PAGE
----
Zach Johnston stashed this in Design
I would call this more Ethical Design than Moral Design.
Thanks or sharing this article. It is very thoughtful, and I love the concept of The Slow Web: http://blog.jackcheng.com/post/25160553986/the-slow-web
Honestly this is the sort of narrow minded, Prohibitionist, uptight thinking I was frequently subjected to by people when I worked at zynga. Rarely do these judges spend the time to understand the people who play these games and what their joys and values are; rather these judges just dismiss it out of hand. While there is no question that many folks want to use the tricks of games to manipulate behavior, they are typically doomed if they do not keep the rest of the game bargain: provide fun. And fun varies from human to human. Just because one doesn't find FarmVille (or knitting) fun doesn't means it's not fun for someone else. I mention knitting because of the weird overlap between the two by the same enthusiasts. Yet no one complains about the overpriced yarn or endless sweaters unfortunate family members are subjected to. but pay a dollar for a macaroni tree and everyone is outraged. Hey, joy is joy. I just paid fifteen bucks for season 11 of mythbusters, just as ethereal.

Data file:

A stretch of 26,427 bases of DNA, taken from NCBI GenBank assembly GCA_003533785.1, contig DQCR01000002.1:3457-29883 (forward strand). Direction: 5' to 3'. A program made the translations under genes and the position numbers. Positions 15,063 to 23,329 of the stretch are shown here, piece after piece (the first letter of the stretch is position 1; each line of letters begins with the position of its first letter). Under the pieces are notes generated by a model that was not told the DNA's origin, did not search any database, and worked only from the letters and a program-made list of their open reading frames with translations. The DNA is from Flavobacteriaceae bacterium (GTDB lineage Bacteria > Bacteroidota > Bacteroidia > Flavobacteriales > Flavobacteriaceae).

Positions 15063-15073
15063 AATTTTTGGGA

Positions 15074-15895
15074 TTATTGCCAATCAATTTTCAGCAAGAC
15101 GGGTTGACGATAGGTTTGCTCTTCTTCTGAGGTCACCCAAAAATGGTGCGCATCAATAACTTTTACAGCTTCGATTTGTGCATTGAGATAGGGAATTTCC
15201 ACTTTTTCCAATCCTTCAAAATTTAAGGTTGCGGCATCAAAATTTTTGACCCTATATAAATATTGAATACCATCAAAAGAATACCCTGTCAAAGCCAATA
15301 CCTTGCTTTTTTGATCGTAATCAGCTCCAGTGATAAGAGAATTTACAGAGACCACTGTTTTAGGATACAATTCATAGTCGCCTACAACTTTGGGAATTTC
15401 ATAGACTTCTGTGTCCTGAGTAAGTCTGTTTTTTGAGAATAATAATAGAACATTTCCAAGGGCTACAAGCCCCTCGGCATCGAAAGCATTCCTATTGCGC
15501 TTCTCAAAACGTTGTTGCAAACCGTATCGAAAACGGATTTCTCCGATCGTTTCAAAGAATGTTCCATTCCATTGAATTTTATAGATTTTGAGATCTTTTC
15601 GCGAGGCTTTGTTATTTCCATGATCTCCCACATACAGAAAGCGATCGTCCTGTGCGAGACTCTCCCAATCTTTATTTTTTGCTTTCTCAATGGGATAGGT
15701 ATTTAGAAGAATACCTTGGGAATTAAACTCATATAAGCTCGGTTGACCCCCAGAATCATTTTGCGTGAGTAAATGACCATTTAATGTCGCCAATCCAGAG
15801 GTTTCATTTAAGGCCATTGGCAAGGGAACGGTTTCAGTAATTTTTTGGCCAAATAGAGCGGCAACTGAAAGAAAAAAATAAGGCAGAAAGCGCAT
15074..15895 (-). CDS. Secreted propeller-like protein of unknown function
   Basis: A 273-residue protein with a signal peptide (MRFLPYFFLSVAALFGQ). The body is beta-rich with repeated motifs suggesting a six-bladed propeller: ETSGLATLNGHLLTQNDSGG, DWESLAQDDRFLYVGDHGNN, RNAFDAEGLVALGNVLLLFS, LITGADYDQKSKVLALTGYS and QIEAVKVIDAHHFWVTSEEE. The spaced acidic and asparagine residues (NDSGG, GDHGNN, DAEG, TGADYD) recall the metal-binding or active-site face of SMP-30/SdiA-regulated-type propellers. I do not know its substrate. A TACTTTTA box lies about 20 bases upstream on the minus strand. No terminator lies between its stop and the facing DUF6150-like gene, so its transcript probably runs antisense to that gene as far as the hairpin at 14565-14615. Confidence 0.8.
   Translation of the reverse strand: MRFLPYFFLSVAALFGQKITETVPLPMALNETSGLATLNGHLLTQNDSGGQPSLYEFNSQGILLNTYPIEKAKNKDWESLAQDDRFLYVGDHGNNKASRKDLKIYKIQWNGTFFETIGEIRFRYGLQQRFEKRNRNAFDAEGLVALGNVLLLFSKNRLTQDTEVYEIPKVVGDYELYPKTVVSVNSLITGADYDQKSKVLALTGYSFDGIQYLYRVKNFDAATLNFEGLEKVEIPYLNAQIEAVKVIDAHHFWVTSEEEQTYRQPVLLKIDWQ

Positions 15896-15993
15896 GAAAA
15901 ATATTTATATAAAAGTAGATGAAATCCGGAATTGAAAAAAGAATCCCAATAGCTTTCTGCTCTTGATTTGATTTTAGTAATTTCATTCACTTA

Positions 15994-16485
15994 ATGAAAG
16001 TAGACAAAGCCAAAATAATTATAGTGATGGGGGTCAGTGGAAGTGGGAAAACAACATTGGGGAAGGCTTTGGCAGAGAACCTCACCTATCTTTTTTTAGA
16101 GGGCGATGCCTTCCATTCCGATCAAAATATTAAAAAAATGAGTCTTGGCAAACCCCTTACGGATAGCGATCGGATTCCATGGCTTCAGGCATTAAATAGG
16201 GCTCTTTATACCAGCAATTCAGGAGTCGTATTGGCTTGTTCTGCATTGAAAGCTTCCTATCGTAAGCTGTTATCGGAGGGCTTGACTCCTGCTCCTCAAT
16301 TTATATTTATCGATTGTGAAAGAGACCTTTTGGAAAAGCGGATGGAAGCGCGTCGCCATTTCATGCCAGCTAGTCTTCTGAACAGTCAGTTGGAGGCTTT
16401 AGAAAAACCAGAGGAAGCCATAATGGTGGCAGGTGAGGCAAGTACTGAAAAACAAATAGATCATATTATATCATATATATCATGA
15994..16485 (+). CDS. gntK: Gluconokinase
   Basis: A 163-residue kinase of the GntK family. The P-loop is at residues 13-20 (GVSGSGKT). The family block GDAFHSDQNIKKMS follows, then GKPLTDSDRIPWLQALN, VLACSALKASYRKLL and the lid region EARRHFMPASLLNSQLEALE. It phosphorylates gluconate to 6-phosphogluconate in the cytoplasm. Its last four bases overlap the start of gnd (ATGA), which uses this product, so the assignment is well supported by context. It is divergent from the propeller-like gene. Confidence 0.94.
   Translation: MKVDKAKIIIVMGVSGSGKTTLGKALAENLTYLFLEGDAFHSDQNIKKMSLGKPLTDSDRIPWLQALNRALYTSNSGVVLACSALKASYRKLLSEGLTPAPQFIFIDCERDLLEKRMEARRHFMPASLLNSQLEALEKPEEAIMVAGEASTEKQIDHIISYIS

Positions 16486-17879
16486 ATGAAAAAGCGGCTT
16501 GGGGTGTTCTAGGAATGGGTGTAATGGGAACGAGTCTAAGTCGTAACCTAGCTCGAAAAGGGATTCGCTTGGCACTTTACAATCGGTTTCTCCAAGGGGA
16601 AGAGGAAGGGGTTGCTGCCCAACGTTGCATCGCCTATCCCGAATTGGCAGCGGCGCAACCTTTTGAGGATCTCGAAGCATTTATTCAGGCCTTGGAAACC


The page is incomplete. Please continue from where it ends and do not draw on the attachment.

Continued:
Anyhow, articles like these are immoral to my mind (or ethical), because they lack compassion, empathy and sit in judgement rather than raise the kind of questions that might help us all become better designers and people.
"Don’t think of gamification as anything other than clever strategies to motivate someone to learn so they can have fun being productive."
Source is @rands : Two universes.
He also utters this great line: "Great design makes learning frictionless."
I agree with his article. It reminds me of the "gaming" (read: gambling) industry's concept of reducing "time to extinction": the time until the person runs out of money. http://goodexperience.com/2008/05/the-flip-side-of-cust.php
When you are using your design skills to manipulate people into doung things they would probably state they don't want to do or which are objectively bad for them (think cigarette advertising as another example), then I think that _is_ immoral.
Also, with respect to Zynga particularly, there is a difference to me between casual games/pastimes versus the essentially time-wasting games that Zynga's created.
And I think knitting and Mythbusters demonstrate far more objective value than FarmVille, in that one produces clothing and the other helps promote critical thinking (while also being entertaining, which I agree is also important).